Piano Parts Diagram You’ve seen pianos. They’re sophisticated, beautiful instruments that some people keep in their homes just for display, but have you ever stopped to learn what each of the main parts is called and what they do? How about the accompanying equipment? No?

Well, it’s time to do just that. But don’t worry, it won’t take long.


The piano produces sound every time you hit a key, but what’s really happening is a bit more involved. Put simply though, every time you press that piano key, a hammer hits a tuned string (wire). Each wire is tuned differently to give its specific sound.


Contains the important parts of the piano like the tuned strings. Moreover, the lid protects these parts from humidity, oxidation and dust — all factors that can change the sound produced. On a grand piano, the lid must be open while playing, but closed when not in use. Upright pianos also have lids but these can remain closed when in use. However, they serve the same purpose.

Music Rack / Stand

The music rack serves a very simple purpose — it holds whatever music you are reading from near eye level so that you can focus on that instead of your hands.

Fall Board

Just as the lid protects the inside of the piano, the fall board or fallboard is a hinged cover that comes down over the entire keyboard. It protects the keyboard area and the individual keys from dust and general moisture, which can cause parts to wear out much faster. Keep your fall board down when you aren’t playing.


The heart of the piano! This is where all the action takes place and where the keys live. The keyboard is typically laid out with 88 keys total – with 52 white keys and 36 black keys. There are some exceptions, but for our purposes, this is all you need to know about the number.

You may or may not have noticed that the key pattern repeats on the keyboard, and that’s on purpose.

Piano Octaves
Source: Wikipedia

As you can see in the above diagram, an 88-key piano is broken into seven octaves (a series of eight notes), plus a minor third. Don’t worry, you won’t have to focus on what a “minor third” is. I tell you just so you aren’t left wondering what those extra keys are. Some older pianos were made with 85 keys, which limited them to the seven octaves. Modern manufacturers add the additional three keys for extended range and a fuller, richer sound.

Sound confusing? It’s really not. Notice again that in the above diagram, the same pattern of keys repeats and that’s because that’s exactly what’s happening — each octave has the same keys repeated — seven white keys and five black. Take a moment to look at the piano with that in mind and it becomes much less daunting.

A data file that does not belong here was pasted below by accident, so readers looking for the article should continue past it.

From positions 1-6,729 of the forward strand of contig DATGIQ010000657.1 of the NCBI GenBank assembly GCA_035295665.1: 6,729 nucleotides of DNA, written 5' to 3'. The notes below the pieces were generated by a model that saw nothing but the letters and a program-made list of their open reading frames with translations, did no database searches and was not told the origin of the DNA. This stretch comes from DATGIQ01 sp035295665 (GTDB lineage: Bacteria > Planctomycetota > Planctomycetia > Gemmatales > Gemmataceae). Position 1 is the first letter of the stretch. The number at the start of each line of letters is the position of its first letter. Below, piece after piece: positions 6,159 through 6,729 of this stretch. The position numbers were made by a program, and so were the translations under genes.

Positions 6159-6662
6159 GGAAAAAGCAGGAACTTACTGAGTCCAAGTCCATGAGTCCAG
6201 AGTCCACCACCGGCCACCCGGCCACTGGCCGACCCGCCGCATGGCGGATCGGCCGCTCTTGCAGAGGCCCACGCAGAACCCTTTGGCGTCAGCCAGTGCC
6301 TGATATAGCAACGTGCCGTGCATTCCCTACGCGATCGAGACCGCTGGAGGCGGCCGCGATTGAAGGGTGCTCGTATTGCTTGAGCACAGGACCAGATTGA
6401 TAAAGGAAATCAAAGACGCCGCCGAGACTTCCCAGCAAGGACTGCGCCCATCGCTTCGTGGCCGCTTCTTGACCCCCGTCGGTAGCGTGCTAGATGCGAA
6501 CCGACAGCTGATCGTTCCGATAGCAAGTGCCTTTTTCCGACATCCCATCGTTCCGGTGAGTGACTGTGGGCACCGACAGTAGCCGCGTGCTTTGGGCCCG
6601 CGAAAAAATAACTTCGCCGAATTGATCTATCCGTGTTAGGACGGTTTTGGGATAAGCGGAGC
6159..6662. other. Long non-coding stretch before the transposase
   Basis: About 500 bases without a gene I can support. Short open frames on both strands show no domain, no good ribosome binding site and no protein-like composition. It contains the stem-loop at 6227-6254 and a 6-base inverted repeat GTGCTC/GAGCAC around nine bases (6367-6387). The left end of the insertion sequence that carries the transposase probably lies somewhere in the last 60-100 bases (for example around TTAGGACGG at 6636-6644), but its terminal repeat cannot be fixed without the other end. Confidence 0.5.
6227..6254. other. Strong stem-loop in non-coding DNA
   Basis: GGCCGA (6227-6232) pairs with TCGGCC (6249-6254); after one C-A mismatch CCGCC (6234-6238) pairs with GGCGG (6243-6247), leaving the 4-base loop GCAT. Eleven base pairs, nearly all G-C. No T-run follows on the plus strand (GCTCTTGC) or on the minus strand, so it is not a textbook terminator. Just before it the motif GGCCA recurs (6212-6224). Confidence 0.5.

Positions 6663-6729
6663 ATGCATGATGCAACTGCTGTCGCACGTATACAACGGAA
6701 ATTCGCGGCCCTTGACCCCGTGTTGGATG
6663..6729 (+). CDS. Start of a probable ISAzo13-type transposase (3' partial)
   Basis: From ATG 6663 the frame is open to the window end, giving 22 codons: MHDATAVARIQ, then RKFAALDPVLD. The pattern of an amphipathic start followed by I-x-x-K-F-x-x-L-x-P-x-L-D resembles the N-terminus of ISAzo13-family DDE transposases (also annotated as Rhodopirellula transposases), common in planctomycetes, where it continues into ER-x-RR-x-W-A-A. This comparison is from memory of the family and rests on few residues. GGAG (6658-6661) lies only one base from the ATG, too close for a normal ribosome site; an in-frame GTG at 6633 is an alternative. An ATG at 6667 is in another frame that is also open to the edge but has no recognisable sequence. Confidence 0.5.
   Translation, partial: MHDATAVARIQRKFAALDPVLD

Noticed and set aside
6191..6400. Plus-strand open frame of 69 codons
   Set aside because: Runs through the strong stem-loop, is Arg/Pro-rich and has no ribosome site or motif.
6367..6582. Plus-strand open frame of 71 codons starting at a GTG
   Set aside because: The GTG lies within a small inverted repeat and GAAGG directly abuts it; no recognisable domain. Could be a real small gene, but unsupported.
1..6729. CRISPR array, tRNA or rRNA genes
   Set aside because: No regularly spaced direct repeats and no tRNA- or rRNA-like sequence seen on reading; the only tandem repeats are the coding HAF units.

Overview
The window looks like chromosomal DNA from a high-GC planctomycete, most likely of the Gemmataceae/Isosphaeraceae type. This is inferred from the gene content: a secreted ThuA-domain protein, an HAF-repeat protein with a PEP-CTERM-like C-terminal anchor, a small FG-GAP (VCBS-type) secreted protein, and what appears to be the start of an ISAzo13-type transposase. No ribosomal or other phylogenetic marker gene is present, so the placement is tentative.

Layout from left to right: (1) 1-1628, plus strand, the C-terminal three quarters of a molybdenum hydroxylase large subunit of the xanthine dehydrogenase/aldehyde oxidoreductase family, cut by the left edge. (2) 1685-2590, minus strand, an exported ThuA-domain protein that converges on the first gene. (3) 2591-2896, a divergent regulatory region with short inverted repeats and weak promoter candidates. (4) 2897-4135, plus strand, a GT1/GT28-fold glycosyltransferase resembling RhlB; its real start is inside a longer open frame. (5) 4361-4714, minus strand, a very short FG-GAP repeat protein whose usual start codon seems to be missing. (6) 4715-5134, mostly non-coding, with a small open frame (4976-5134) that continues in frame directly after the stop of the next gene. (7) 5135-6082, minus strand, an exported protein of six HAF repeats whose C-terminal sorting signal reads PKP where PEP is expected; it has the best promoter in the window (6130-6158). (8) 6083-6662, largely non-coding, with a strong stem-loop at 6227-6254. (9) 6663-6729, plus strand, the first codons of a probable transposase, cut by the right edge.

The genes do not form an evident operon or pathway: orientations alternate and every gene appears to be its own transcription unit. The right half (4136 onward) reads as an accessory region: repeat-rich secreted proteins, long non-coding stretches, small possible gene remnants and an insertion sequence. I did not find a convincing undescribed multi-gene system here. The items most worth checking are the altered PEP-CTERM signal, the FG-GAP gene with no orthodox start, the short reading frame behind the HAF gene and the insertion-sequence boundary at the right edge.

Piano Bench

While the bench that usually goes with a piano looks like it’s just a bench, it actually serves multiple purposes. Firstly, these benches typically have a hidden compartment in which musical books and notes can be kept, thus keeping a tidy external appearance. Secondly, some piano benches are height-adjustable to allow you the proper posture (more on that in an upcoming post) while you’re playing. Posture is very important.


Most likely, you won’t need to think about pedals at this point, but if you’re wondering what they do, you’ve come to the right place. Typically, pianos come with three pedals — una corda, sostenuto and sustain. Una corda is the soft pedal and is in the left-most position and serves to soften the sound of each key strike. The middle pedal is called sostenuto and its purpose is to sustain the currently depressed notes so you’re able to go on to play other notes (you’ll love this later on). The third and right-most pedal is the sustain pedal, which is the most commonly used! Similar to the middle pedal, the sustain pedal sustains all the currently played notes while allowing the strings to vibrate sympathetically, which makes for a rich sound.

Click here to return to the Getting Started series index.

Getting Started Series – Piano Equipment and Materials

Post navigation